Culture, business, and communication are overlapping human phenomena. However, corporate communication methods have yet to embrace the complexity of organizational culture. Since the study of culture is anthropological in nature, we propose foregrounding autoethnography/autobiographical approaches and method to analyze corporate organizational culture. We argue that studying corporate communication, public relations, and society via the lenses of organizational culture and subsidiary organizational memory can provide unique insights into practice of corporate communication and the theorizing of organizational memory research. In this case example, we answer this question: In what ways can autobiographical/autoethnographic narratives of organizational members inform the theory, research, and practice in corporate communication?


Autobiography, Autoethnography, Organizational Culture, Organizational Memory, Corporate Communications, Public Relations

Author Bio(s)

Damion Waymer (Ph.D., Purdue University, 2006) is a Professor of Communication at the University of Cincinnati where he also serves as the Associate Provost for Faculty Development and Diversity. His program of research centers on organizational discourse, particularly regarding PR, issues management, corporate social responsibility (CSR), branding, and strategic communication. His research projects address fundamental concerns about issues of power, race, class, and gender, specifically, and how these social constructions shape and influence the ways that various stakeholders receive, react, and respond to certain messages. Correspondence regarding this article can be addressed directly to: damion.waymer@uc.edu.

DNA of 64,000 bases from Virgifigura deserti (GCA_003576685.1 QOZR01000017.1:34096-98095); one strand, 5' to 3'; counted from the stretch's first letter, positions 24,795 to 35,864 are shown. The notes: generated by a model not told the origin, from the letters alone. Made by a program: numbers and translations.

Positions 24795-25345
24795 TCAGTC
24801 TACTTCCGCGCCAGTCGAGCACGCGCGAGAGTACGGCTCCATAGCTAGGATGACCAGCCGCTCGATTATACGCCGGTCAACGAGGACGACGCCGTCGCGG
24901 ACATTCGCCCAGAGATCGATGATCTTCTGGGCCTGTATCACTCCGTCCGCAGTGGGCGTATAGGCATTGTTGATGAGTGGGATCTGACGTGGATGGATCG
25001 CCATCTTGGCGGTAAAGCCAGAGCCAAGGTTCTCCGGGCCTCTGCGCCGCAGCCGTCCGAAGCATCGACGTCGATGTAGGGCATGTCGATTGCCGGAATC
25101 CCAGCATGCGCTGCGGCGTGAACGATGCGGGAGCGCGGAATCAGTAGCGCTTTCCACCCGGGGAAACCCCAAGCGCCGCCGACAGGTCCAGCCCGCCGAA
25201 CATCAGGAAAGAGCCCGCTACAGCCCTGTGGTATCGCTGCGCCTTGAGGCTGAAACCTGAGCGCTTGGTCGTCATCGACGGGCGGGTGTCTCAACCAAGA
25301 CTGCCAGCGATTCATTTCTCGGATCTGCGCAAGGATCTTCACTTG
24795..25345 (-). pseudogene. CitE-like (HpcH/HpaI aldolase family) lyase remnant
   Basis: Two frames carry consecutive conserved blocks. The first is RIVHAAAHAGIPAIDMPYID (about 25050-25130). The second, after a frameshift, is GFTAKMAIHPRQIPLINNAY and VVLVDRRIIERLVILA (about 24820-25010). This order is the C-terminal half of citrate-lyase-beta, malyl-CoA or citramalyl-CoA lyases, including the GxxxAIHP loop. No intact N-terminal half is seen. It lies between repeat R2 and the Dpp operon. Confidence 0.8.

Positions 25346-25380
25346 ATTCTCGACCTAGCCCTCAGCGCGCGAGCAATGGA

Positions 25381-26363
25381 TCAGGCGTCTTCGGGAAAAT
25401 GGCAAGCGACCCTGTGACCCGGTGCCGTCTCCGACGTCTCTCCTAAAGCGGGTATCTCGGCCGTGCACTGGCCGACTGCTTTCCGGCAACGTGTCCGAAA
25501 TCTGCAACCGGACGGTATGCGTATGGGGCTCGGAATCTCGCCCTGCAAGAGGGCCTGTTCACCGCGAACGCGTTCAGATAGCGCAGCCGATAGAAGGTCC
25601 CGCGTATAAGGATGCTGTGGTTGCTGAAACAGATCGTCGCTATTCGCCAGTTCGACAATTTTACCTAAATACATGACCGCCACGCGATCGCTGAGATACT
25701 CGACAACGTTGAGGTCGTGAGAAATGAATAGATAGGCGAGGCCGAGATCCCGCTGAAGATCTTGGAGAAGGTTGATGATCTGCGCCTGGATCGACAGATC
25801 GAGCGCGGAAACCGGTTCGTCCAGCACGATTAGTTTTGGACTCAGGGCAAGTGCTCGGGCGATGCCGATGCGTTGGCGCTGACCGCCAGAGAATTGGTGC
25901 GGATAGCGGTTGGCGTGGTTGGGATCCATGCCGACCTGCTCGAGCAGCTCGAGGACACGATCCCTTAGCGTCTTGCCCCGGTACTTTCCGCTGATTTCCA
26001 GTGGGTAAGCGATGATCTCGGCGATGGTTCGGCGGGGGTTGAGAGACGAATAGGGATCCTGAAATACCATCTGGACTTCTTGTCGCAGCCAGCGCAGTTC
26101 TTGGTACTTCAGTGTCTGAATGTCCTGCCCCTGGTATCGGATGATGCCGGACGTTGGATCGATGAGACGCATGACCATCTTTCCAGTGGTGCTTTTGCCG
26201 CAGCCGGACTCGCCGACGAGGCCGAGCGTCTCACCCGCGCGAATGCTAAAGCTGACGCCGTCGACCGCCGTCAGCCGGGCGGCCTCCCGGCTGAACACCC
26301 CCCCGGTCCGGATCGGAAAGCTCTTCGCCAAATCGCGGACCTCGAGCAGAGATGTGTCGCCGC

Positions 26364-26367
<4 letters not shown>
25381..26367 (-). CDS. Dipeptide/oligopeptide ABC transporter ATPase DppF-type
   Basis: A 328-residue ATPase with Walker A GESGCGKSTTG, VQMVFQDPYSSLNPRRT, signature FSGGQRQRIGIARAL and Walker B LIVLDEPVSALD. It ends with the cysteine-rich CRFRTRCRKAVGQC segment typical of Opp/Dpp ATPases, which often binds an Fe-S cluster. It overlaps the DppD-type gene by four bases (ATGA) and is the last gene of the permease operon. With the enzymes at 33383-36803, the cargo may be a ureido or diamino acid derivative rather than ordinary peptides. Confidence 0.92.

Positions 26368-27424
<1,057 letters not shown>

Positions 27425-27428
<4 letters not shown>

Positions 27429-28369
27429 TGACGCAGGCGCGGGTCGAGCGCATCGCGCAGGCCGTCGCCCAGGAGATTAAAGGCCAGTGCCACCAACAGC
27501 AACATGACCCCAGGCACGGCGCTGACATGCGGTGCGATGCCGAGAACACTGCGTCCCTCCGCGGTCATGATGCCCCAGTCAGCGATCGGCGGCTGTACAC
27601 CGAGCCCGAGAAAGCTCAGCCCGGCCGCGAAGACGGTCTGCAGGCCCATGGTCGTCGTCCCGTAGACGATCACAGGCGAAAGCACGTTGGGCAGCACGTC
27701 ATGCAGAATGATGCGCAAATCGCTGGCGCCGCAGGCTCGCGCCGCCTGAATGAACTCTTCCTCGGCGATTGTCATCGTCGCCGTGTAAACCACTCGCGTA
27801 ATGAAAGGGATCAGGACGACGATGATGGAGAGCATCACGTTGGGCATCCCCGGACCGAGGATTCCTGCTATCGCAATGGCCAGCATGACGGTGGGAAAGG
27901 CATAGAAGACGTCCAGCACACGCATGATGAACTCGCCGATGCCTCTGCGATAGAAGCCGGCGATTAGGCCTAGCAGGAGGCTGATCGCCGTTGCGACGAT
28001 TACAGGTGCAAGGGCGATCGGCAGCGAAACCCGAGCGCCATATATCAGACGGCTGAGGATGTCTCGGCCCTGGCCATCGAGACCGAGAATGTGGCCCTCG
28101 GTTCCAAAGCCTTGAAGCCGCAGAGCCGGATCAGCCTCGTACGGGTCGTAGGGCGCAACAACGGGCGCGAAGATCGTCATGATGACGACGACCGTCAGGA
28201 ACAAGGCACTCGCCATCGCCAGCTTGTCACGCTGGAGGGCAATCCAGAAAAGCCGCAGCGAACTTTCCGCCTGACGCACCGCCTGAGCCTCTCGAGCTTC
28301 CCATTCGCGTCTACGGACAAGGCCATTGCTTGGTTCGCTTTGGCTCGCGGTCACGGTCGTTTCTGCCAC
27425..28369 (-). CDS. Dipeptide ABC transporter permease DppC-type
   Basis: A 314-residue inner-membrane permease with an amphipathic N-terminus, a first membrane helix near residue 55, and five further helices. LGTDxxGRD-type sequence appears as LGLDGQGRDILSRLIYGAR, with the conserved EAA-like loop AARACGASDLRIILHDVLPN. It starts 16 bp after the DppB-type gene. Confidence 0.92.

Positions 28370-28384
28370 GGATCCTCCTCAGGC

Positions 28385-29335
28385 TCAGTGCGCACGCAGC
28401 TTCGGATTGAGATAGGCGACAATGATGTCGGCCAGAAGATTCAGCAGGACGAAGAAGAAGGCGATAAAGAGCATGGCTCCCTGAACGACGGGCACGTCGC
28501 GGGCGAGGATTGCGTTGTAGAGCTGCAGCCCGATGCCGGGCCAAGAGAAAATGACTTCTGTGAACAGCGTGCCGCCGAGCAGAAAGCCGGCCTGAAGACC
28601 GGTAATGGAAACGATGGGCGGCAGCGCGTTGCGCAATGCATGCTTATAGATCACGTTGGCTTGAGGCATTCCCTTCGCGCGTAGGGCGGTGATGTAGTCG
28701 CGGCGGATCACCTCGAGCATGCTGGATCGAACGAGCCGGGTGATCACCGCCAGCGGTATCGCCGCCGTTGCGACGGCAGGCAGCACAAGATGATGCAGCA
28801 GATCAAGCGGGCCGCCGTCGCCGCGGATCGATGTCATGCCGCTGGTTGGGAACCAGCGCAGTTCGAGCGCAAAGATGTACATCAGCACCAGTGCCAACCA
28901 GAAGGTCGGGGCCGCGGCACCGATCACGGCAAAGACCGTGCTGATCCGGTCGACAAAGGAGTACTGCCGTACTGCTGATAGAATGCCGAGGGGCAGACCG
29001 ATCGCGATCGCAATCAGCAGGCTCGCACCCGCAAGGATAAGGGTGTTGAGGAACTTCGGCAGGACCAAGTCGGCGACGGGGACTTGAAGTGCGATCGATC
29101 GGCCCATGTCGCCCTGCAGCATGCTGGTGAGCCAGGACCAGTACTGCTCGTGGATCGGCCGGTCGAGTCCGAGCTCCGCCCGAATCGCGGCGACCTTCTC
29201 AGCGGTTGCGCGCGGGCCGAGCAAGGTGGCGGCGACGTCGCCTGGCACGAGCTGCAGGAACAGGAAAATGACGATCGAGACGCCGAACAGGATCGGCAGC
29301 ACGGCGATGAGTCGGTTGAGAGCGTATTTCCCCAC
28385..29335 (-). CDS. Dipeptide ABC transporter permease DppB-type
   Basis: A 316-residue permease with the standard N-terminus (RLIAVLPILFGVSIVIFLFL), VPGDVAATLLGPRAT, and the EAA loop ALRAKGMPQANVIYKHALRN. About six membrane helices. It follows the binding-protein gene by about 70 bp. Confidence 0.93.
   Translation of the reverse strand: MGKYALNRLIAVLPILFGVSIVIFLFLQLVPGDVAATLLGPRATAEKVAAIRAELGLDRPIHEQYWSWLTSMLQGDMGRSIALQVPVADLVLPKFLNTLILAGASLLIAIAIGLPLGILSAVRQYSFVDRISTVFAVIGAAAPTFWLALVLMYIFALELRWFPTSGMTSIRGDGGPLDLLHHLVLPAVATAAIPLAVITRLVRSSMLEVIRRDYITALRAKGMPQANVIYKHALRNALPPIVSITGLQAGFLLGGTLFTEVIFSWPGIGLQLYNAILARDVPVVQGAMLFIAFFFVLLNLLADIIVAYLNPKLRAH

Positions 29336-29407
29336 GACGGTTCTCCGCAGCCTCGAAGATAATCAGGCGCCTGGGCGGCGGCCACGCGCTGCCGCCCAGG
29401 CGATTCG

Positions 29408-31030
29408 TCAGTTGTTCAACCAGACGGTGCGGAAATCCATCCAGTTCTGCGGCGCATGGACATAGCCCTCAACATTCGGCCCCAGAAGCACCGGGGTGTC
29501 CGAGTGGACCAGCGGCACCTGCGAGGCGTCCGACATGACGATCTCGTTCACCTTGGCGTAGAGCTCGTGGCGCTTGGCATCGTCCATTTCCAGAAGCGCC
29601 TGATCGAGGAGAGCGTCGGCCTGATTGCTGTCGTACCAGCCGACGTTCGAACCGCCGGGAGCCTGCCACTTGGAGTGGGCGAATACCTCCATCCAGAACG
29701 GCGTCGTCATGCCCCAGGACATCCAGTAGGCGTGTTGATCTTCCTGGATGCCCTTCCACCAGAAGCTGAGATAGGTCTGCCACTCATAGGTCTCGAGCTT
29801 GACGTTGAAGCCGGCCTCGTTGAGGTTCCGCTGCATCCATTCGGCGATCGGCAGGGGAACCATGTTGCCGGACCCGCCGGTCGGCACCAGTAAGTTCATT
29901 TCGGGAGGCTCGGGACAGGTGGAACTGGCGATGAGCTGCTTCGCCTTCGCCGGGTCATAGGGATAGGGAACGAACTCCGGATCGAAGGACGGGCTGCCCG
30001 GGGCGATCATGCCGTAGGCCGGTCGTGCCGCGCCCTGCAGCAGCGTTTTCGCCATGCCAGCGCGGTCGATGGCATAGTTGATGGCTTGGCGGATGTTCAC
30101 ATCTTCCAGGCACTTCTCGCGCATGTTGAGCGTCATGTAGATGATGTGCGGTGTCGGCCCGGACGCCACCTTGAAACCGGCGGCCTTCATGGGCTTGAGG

Nneka Logan is an assistant professor in the Department of Communication at Virginia Tech’s College of Liberal Arts and Human Sciences. Logan’s research areas include public relations, corporate discourse, rhetorical studies, and diversity. Logan holds a Ph.D. in communication and a master's degree from Georgia State University, and a bachelor's degree from the University of Georgia.

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